Parents concerned, police presence bulked up at Manassas High school after online threat emerges

Local News

MEMPHIS, Tenn. ( – Extra law enforcement kept tabs on Manassas High School Thursday, after police say a 17-year-old student threatened to shoot up the school on social media.

Memphis Police said the girl posted the threat on a fake Facebook profile, then alerted her mother, saying she couldn’t go to school. Police said they found it was the girl herself who posted the message.

Authorities said the student admitted to making the post as a joke, but counselors said this is no laughing matter. They reminded parents and children of the ramifications when their children make such threats, as they carry the risk of both school suspensions and legal charges.

“Something like this, you have to take seriously, you can’t take lightly,” Brandy Flynn, a Memphis mental health specialist, said.

Flynn applauded the quick thinking of the girl’s mother, who notified police after learning of the post.

“For her to go through this extreme to create a fake Facebook page, it makes you wonder what was her true intent: was it a prank, was it a way for her to just stay at home, or was it something that she really wanted to do?” Flynn said.

Memphis Police issued the girl a juvenile summons for false reporting and she’s scheduled to appear in juvenile court in the next month. A district attorney spokesperson said staff will determine whether the student will face charges as an adult.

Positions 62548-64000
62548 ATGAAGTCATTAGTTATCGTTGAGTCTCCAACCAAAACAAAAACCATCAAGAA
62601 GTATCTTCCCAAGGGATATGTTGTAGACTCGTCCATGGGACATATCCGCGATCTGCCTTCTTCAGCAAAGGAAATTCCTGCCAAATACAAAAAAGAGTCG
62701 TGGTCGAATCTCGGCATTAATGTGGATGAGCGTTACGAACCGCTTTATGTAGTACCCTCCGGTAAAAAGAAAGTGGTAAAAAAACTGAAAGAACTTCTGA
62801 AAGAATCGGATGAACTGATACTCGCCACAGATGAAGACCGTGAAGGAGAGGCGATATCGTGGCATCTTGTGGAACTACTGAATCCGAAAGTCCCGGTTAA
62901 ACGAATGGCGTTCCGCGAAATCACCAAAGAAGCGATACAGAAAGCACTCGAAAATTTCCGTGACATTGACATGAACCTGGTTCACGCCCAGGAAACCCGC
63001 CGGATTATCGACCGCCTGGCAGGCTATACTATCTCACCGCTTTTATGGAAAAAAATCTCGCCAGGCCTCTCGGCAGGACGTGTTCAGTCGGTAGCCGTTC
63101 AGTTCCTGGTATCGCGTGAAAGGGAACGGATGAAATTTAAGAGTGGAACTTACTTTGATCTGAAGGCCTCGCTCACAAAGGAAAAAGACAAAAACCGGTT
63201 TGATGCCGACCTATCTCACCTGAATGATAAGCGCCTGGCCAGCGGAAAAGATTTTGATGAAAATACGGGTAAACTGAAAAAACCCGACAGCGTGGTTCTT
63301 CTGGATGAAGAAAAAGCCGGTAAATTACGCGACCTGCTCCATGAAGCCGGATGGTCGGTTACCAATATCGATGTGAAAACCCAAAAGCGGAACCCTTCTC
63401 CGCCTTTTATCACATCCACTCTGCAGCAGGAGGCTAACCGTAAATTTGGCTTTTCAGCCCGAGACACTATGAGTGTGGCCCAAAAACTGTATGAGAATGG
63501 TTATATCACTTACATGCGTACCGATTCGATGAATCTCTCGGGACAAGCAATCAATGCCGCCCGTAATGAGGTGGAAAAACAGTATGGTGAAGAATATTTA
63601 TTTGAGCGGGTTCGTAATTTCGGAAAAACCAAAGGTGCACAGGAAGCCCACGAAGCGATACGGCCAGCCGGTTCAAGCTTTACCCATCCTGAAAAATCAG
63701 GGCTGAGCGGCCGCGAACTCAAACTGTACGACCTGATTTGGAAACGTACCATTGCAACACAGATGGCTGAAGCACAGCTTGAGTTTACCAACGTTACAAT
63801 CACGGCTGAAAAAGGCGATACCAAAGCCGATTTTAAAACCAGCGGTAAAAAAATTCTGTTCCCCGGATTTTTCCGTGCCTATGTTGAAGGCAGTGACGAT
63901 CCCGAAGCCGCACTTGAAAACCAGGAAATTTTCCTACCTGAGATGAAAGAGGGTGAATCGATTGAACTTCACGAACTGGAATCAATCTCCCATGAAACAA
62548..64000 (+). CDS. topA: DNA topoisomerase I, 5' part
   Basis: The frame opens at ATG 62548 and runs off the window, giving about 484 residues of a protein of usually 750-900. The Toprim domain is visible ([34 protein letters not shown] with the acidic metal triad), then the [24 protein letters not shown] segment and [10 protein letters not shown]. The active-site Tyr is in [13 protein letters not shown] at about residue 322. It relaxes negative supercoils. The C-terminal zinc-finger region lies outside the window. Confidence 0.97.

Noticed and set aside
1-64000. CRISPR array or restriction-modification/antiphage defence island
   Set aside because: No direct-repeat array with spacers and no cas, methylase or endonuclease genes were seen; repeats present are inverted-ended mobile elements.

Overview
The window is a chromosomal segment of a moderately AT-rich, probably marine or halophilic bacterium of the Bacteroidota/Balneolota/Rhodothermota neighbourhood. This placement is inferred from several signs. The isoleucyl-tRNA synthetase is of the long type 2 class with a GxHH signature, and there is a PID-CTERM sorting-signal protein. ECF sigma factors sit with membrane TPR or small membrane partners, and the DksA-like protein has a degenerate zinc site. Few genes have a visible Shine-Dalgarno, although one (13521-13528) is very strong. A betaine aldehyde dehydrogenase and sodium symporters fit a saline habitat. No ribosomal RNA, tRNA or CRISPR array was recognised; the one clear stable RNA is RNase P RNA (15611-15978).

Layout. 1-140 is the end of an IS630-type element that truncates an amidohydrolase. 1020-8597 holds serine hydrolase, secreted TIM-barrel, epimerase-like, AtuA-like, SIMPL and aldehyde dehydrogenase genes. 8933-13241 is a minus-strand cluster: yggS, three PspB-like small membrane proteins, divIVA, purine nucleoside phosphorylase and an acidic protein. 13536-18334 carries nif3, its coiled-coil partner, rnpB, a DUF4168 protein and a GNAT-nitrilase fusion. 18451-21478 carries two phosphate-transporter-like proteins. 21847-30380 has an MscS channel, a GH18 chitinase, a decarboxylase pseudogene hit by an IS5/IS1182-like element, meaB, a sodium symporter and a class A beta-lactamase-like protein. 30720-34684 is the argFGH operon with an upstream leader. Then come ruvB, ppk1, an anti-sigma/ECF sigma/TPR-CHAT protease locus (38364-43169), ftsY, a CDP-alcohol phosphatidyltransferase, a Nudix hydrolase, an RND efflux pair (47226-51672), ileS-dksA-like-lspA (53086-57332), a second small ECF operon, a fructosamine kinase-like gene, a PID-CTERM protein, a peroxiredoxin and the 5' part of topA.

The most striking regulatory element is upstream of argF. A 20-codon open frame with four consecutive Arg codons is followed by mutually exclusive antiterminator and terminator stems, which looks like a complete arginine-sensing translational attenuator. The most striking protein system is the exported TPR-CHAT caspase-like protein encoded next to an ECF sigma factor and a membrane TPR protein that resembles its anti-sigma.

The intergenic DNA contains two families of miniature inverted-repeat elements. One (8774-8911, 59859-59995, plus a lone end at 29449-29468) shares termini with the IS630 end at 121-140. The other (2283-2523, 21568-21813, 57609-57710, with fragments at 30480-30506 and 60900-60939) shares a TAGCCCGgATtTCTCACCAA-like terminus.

“It just should teach us that parents, teachers, school counselors, and administrators, we all need to be on one accord,” Flynn said.

In response, Shelby County Schools Superintendent Dr. Joris Ray tweeted Thursday morning, ‘when you threaten your school, you threaten your future’.

The news also stunned and angered Manassas parents, as the principal sent automated messages throughout the day.

“I didn’t send my girl to school today because there’s too much of that stuff going on already and they need to get rid of social media if you ask me,” Aspen Whitaker said.

“Very nerve-racking, nervous, makes you want to panic, but, you know, I trust the school,” Sharonda Thomas said.

In Tennessee, as well as bordering Mid-South states Arkansas and Mississippi, juveniles who are accused with threatening to blow or shoot up a school can face felony charges.

In SCS, students could also face up to a 180-day suspension.

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